One of the 157 people killed in an Ethiopian plane crash on Sunday has been identified as a Chicago-area native.
Antoine Lewis, of south suburban Matteson, was a passenger on the Ethiopian Airlines jetliner when it crashed shortly after takeoff outside Addis Ababa, according to Lewis' family.
"There’s nothing else I can do. I’ve screamed to the heavens to ask why but I already know the answer," said his mother Antoinette Lewis.
Lewis had a career in the military, his father said, and had studied at Chicago State University. He was married and had a 15-year-old son, according to his family, who said he was on vacation at the time of the crash.
"Captain Lewis was an outstanding person who engaged himself with many positive facets of the Matteson community," Matteson Mayor Sheila Chalmers-Currin said in a statement, adding that she had known the Lewis family for more than 20 years and identifying Lewis as a captain in the U.S. Army.
"Antoine’s death has been devastating to our residents, the village administration and moreover, his family," Chalmers-Currin's statement continued.
"Captain Lewis was raised by a patriotic family that has always shared a genuine concern for their neighbors, friends and fellow man," she said, adding, "The Village of Matteson will continue to keep the Lewis family in our hearts and prayers."
Lewis was one of 157 people from 35 countries who died in the crash, all killed just minutes into the flight from Ethiopia's capitol to Nairobi, Kenya.
Lewis had traveled to Africa to bring help to the area, according to his sister, who said he was building businesses and had planned on buying land.
"He was supposed to call us after he touched down," said his father Rodney Lewis.
Airlines in several countries, including Ethiopia, China, Brazil, Argentina and Indonesia, have temporarily grounded all Boeing 737 Max 8 planes, the jetliner that crashed Sunday.
A flight of the same Boeing model crashed in Indonesian seas last year, killing 189 people.
The Federal Aviation Administration has given no indication that the agency would ground the Boeing passenger jets in the U.S., with Secretary of Transportation Elaine Chao saying that the department was "very concerned" and monitoring developments related to Sunday's crash.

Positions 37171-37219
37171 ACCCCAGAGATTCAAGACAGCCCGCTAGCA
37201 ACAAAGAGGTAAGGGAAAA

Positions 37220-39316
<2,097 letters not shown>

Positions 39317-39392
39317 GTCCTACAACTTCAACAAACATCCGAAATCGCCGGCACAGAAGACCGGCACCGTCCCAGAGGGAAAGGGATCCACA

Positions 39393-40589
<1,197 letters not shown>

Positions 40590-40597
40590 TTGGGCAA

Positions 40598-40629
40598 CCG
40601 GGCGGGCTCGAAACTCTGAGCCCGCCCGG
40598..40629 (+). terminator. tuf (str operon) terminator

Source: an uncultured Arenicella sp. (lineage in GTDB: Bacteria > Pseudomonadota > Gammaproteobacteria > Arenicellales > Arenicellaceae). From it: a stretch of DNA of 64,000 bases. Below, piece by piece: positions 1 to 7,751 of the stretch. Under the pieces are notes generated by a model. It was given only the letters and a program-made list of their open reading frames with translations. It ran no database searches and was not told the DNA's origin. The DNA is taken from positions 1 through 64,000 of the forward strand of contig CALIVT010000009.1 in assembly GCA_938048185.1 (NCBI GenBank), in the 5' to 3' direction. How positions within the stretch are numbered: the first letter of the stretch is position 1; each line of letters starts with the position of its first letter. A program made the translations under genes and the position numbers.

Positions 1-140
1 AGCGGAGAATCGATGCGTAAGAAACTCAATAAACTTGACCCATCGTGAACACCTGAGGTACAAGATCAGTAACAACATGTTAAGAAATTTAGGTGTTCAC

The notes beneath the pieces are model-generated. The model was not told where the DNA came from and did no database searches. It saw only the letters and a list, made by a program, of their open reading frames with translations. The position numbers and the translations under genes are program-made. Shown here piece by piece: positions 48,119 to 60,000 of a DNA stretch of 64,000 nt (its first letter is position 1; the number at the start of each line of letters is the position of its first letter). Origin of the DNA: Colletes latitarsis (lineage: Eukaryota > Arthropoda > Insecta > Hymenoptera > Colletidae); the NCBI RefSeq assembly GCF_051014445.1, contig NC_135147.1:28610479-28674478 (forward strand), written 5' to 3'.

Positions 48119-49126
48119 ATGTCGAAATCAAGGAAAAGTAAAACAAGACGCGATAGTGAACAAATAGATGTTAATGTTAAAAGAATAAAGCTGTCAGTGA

Still, the crash has renewed questions about the 737 Max 8, the newest version of Boeing's popular single-aisle airliner, which was first introduced in 1967 and has become the world's most common passenger jet.
Safety experts cautioned against drawing too many comparisons between the two crashes until more is known about the disaster.
Chicago-based Boeing said it did not intend to issue any new guidance to its customers. It announced plans to send a technical team to the crash site to help Ethiopian and U.S. investigators, however, and issued a statement saying it was "deeply saddened to learn of the passing of the passengers and crew."
The 737 is the best-selling airliner in history, and the Max, the newest version of it with more fuel-efficient engines, is a central part of Boeing's strategy to compete with European rival Airbus.
"Safety is our No. 1 priority and we are taking every measure to fully understand all aspects of this accident, working closely with the investigating team and all regulatory authorities involved," Boeing said in a statement.
The plane's flight data and cockpit voice recorders were found in the field where it went down, Ethiopian Airlines said Monday. An airline official, however, said one of the recorders was partially damaged and "we will see what we can retrieve from it."
Ethiopian authorities are leading the investigation into the crash, assisted by the U.S., Kenya and others.
"I'm full with the love that he left," said Lewis' mother. "His legacy is love."